*Name:
*Comment:
*Email:
(Date:2/13/2017)... 2017  RSA Conference -- RSA, a Dell Technologies ... to enhance fraud detection and investigation across digital ... Fraud & Risk Intelligence Suite. The new platform ... insights from internal and external sources as well ... customers from targeted cybercrime attacks. "Fraudsters ...
(Date:2/9/2017)... Feb. 9, 2017 The biomass boiler market ... the biomass boiler market globally in terms of revenue ... boilers. The market for biomass boilers has been segmented ... application, and country/region. The market based on feedstock type, ... residues, biogas & energy crops, urban residues, and others. ...
(Date:2/8/2017)... , Feb. 7, 2017 Report Highlights ... The global ... reach $11.4 billion by 2021, growing at a compound annual ... - An overview of the global markets for synthetic biology. ... estimates for 2016, and projections of compound annual growth rates ...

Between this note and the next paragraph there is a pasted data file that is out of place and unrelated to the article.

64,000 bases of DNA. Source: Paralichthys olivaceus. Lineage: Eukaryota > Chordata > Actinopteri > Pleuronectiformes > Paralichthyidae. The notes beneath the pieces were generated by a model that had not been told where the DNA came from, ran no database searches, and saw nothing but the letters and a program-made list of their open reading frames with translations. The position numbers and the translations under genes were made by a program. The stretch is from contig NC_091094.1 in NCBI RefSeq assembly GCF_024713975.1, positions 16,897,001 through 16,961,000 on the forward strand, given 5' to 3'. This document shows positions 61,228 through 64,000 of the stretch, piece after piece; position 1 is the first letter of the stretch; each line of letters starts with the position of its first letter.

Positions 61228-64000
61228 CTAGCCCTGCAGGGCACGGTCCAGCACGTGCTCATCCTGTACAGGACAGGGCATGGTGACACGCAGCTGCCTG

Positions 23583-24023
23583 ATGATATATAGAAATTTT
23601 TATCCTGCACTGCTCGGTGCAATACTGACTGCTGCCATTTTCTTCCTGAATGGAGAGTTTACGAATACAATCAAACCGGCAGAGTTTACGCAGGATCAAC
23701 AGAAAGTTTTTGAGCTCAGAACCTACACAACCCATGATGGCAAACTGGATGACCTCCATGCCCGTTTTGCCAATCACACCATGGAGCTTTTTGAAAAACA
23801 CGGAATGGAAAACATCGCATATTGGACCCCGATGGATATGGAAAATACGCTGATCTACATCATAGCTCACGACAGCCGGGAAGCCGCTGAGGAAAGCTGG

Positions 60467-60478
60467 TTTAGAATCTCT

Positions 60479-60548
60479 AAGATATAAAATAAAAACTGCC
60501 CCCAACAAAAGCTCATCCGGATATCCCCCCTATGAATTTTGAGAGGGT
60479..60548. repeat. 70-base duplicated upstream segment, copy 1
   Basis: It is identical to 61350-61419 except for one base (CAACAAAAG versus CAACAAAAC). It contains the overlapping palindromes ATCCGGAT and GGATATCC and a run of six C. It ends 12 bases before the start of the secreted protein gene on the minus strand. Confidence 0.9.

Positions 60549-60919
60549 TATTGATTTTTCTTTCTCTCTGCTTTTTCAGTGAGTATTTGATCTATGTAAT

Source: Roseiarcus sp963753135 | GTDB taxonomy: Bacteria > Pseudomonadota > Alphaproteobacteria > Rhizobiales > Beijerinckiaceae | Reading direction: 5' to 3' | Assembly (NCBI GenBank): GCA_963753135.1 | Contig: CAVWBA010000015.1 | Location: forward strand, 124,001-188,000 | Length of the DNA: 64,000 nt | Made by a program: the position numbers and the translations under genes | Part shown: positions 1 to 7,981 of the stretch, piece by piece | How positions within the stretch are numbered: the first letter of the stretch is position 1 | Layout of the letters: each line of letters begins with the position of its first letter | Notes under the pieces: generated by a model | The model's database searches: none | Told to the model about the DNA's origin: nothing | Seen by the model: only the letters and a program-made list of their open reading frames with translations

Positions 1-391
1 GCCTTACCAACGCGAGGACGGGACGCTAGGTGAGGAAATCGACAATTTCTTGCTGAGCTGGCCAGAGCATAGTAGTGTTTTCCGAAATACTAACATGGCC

Breaking Biology News(10 mins):
(Date:2/28/2017)... ... February 28, 2017 , ... ... of antibody therapeutics from millions-diverse immune repertoires, today announced a strategic partnership with ... strains genetically engineered to express human antibodies. The partnership will use GigaGen technology ...
(Date:2/28/2017)... , Feb. 28, 2017  ITL Limited ... company, supplier and strategic partner that provides innovative ... individual health management, formally announces its rebrand to ... name change is part of the Company,s unified ... launch of an integrated corporate website, ITLHealthGroup.com ...
(Date:2/28/2017)... and NEW YORK , February ... License Application accepted by the FDA for avelumab  ... disease has metastasized   ... Germany , in the US and ... US Food and Drug Administration (FDA) has accepted for Priority ...
(Date:2/27/2017)... -- A Europe-wide survey of institutes conducted by the ... their research treat them with due care. The survey polled a ... the results indicates that there is a strong commitment among animal ... the principles of the 3Rs (Refine, Reduce, Replace)  ... What are the 3Rs? ...
Breaking Biology Technology: